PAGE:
There is this amazing community that we have supported and nurtured. For instance, in Eswatini and South Africa, two UN Trust Fund grantees, Sonke Gender Justice and the Swaziland Action Group Against Abuse, are working together to implement the “Safe at Home, Safe in Relationships” project aimed at empowering local civil society and community-based organizations to end violence against women and girls. This sub-region collaboration among grantees contributes to strengthening regional feminist and women’s rights movements.
We now have a really important role in supporting partnerships for action across diverse contexts.
What are some of the key partnerships that you intend to focus on?
First and foremost, the most important partnership for the UN Trust Fund is our partnerships with our grantee civil society and women’s rights organizations. We ensure our grant-giving is demand-driven. We prioritize what our partners need in terms of capacity development and support, based on their requests. We aim to amplify their practice-based knowledge to inform the UN and key partners’ policies and programming, and continue advocating for the recognition of the essential role of civil society and women’s rights organizations in ending violence against women and girls. There is also an important growth area for partnerships with the feminist funding space which we can learn from and support one another, grounded in our feminist values and approaches.
How can we accelerate implementation of the UN Trust Fund’s Strategic Plan 2021–2025 to help achieve the targets of Sustainable Development Goal (SDG) 5 — “Achieve gender equality and empower all women and girls”?
There is widespread recognition that we are not going to achieve any SDG, including SDG 5, without reducing and hopefully eliminating gender-based violence globally.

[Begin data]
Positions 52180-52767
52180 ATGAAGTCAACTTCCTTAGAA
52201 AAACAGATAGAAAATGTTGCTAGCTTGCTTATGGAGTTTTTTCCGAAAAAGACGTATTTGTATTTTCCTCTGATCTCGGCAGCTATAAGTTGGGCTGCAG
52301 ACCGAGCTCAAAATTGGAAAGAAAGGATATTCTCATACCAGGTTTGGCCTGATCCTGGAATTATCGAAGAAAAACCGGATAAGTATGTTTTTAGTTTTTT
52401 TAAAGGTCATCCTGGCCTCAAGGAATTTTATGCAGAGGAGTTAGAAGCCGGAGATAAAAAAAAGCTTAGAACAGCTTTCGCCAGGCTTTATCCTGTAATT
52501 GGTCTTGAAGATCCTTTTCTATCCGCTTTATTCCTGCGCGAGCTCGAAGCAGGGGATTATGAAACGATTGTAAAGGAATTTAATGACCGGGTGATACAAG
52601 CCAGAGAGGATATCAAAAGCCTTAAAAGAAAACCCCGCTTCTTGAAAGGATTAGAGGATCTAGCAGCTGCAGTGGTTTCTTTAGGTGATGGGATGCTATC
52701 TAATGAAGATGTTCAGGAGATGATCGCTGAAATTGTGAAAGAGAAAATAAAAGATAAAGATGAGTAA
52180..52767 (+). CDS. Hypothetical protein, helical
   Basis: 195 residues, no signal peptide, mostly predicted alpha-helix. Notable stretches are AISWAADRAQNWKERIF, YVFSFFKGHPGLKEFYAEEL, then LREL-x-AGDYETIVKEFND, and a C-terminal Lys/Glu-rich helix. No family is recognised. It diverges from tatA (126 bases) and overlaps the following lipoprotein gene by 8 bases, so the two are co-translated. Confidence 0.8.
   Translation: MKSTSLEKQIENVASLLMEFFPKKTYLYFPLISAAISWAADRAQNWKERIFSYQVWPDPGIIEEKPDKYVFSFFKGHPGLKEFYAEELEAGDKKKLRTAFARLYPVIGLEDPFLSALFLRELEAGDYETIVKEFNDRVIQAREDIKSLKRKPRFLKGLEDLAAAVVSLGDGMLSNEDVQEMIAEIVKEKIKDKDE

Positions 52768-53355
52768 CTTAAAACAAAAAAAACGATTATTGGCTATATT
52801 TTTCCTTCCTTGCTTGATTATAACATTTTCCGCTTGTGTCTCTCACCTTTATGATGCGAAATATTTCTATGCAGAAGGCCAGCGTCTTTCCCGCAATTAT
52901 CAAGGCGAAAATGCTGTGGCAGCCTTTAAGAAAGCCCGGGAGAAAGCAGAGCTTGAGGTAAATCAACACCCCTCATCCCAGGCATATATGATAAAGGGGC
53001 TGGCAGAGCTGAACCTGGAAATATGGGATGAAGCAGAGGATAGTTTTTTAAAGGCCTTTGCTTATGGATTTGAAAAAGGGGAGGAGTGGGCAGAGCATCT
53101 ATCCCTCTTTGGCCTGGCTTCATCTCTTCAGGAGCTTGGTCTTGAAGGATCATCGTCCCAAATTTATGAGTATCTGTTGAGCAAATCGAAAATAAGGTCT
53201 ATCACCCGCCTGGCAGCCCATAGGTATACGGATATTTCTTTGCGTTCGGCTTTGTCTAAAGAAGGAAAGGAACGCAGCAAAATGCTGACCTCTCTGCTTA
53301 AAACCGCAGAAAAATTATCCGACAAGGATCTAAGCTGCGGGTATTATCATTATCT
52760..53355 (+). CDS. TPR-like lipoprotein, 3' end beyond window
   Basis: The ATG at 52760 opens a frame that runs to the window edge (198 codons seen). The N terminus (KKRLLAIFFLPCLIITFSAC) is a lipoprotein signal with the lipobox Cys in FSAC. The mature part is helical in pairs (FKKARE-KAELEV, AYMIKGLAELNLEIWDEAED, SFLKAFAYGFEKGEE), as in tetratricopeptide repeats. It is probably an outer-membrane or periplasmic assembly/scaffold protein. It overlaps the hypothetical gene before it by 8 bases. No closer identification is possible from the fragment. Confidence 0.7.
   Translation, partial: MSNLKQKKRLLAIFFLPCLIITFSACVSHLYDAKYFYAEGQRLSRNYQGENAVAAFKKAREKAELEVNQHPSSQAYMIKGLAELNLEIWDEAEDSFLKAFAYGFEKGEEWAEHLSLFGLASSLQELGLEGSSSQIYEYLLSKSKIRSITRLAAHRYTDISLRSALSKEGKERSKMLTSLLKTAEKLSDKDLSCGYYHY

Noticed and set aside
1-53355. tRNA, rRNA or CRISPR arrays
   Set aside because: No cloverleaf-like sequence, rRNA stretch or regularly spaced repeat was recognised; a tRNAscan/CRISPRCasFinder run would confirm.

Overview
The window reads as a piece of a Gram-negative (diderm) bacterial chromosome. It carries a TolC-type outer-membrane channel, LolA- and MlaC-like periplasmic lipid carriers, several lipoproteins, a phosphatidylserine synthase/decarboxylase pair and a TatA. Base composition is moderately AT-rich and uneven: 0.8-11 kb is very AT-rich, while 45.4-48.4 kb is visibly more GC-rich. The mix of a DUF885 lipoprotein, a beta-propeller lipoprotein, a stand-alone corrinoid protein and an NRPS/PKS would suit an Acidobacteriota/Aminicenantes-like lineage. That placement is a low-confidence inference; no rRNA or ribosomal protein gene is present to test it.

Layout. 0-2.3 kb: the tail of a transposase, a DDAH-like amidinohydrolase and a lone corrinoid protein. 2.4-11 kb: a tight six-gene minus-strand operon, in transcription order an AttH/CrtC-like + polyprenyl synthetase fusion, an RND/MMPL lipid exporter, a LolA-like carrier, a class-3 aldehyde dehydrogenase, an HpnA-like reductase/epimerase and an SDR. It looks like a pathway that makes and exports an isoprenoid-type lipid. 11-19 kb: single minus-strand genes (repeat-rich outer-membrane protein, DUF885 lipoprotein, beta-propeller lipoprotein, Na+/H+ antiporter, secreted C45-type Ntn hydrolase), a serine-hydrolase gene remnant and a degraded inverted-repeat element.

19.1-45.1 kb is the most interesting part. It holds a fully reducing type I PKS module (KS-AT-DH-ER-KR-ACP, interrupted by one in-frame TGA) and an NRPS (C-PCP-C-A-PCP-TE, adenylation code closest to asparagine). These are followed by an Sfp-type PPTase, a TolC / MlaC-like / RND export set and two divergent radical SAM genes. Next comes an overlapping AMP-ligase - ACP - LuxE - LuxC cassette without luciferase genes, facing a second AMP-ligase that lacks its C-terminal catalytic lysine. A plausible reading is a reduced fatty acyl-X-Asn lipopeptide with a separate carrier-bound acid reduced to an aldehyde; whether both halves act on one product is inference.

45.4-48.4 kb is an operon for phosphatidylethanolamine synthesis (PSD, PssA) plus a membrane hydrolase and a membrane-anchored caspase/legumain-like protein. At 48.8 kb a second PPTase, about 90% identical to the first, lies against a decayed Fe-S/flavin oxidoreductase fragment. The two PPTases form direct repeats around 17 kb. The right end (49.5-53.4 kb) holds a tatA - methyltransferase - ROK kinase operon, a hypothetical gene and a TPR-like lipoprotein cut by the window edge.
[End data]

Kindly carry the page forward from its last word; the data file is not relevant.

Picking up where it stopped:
The UN Trust Fund continues to lobby for resources to go directly to women’s rights and civil society organizations, in the context of shrinking spaces for and direct attacks on women’s rights organizations.
In addition to dedicated project funding, the UN Trust Fund has an opportunity to strengthen practice-based knowledge. The research on ending violence against women is still predominantly centred on the “what” question, which is really important. But we want to complement this with “how” and “why” questions, the process and mechanisms questions, of how do we get there, how do we effectively end violence against women across diverse communities and contexts? We have so much more to learn from the successful work done for decades by women’s rights organizations but hasn’t yet been brought into mainstream research data.
The UN Trust Fund is in a unique position as an interagency UN mechanism that helps facilitate connections through the support we provide at a country level and the existing partnerships between the UN, civil society and governments for gender-transformative policy making at national, regional and global levels
We have a crucial role to play in driving social change and I am proud to be working alongside global civil society and women’s rights organizations, the UN and other key partners to advance a world where women and girls can live free from violence.